Diversity and inclusion training aren’t enough: Institutions need long-term strategies

Over the last few months, I’ve had productive conversations with a number of Fortune 500 companies about implementing a strong culture of inclusion in their workplace, as well as outreach to diverse communities.

However, the companies are usually fixated on hot buzzwords like unconscious bias and looking at ways to incorporate professional development in the form of trainings. Their belief is that diversity and inclusion can be institutionalized through workshops and lectures.

Don’t get me wrong: professional trainings are important, especially those that help institutions and their employees better understand and address their own biases and other obstacles towards inclusivity. However, those trainings should be viewed more as complementary outputs rather than outcomes in building a diverse institutional culture.

This is why strategic diversity planning is so important to developing a sustainable culture of inclusion. Companies have to not only understand what the areas of improvement are now, but what they could be in five, or even 10 years.

Just five years ago, the majority of companies did not have unconscious bias as part of their lexicon. Now, major corporations such as Starbucks are being forced to address allegations of racism by providing employee diversity and inclusion trainings. However, when diversity and inclusion trainings are done reactively, they can have little effect on the long-term culture of inclusion at institutions. More problematically, they can lead to resistance and resentment among some stakeholders.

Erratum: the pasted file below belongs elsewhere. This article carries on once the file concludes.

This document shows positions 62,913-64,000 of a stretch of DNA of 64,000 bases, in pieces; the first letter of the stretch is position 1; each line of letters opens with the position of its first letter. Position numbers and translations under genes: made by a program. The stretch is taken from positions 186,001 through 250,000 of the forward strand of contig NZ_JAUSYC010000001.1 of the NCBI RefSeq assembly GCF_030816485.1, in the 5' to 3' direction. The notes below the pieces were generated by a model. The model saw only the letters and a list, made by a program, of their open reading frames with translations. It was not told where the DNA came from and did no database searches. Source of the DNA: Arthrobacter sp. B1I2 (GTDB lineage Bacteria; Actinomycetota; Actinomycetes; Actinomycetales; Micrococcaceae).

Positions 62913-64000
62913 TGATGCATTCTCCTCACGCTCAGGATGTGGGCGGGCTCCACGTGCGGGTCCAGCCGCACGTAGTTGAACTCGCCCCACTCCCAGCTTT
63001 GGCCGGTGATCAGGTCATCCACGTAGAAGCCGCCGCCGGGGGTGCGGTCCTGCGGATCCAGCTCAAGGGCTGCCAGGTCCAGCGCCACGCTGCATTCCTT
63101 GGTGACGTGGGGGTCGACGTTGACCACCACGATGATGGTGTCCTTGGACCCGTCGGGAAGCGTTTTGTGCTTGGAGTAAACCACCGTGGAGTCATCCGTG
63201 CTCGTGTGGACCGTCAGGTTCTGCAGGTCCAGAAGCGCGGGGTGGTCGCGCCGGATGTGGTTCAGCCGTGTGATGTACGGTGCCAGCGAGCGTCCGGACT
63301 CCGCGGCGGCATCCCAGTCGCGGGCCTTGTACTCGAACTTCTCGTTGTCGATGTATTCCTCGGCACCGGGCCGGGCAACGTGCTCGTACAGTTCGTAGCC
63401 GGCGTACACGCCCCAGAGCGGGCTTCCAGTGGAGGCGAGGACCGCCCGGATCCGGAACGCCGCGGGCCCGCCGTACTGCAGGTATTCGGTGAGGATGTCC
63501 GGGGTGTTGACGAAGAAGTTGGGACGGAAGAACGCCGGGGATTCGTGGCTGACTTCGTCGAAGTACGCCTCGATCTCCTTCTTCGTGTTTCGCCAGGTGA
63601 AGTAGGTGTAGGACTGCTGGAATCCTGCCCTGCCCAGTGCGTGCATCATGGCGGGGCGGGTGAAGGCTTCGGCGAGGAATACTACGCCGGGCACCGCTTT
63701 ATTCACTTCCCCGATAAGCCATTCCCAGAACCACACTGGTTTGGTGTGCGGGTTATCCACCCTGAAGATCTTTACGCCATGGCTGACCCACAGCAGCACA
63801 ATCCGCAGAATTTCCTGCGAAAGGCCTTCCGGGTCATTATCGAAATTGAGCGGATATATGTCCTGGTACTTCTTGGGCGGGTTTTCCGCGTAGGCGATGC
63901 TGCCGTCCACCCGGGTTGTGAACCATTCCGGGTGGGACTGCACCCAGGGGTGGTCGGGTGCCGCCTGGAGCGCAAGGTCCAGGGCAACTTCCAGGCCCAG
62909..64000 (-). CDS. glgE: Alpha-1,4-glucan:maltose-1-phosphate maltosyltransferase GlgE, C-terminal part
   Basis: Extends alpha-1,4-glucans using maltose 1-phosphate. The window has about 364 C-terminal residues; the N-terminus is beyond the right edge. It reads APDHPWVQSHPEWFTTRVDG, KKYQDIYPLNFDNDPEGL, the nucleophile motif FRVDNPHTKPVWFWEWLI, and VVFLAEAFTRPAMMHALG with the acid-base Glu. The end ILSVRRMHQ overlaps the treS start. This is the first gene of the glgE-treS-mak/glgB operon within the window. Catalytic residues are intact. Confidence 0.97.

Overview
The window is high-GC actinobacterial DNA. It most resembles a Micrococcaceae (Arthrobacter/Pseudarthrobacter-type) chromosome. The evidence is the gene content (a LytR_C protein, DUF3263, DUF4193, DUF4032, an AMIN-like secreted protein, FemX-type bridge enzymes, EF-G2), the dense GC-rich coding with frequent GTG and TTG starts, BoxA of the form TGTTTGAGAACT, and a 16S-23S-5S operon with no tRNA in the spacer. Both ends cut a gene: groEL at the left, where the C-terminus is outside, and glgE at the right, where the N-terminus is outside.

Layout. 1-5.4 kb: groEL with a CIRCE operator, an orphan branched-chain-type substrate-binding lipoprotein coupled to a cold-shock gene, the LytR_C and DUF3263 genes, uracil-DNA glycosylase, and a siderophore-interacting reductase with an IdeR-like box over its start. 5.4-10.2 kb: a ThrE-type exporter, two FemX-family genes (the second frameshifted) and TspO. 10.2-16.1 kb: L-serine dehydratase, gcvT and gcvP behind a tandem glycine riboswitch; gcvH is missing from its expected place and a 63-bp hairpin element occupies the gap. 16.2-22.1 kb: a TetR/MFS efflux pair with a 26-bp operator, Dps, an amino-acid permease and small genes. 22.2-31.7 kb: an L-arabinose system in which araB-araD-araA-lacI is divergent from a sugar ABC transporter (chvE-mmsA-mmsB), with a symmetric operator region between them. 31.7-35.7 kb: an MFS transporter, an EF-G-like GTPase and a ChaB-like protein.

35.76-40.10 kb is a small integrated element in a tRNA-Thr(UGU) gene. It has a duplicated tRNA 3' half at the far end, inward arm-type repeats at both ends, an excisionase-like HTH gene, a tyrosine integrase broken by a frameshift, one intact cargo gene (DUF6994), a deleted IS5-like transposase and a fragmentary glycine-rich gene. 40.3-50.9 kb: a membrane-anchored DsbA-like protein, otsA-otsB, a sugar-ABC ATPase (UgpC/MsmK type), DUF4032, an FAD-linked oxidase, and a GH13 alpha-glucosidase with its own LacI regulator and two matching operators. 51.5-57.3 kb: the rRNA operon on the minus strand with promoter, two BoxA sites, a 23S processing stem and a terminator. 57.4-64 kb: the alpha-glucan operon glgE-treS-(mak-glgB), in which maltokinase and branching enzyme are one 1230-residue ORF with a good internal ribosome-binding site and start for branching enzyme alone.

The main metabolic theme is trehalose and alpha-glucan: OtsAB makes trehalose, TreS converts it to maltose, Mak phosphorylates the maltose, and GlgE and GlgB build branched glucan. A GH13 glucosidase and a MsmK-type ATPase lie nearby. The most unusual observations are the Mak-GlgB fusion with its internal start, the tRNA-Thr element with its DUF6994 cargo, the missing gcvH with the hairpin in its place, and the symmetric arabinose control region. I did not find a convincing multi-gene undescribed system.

This is why I’ve been advising institutions that their diversity and inclusion efforts should include the development of a long-term strategy that is sincere, proactive and welcoming of all voices in the planning. The last part is important, as I believe institutions too often try to implement programs without any feedback from a multitude of voices. As a result, their efforts seem hamfisted or perceived as insincerely appeasing. This is exactly what happened when Pepsi, in a misguided effort to pay homage to Black Lives Matter, aired an incredibly tone-def and racially insensitive commercial featuring model Kendall Jenner. 
Developing a long term diversity and inclusion strategy can involve its share of hiccups, but it can transform an institution’s culture for the better in a sustainable manner. If institutions are already focused on the long term, than the diversity and inclusion blueprint should be naturally integrated into that focus.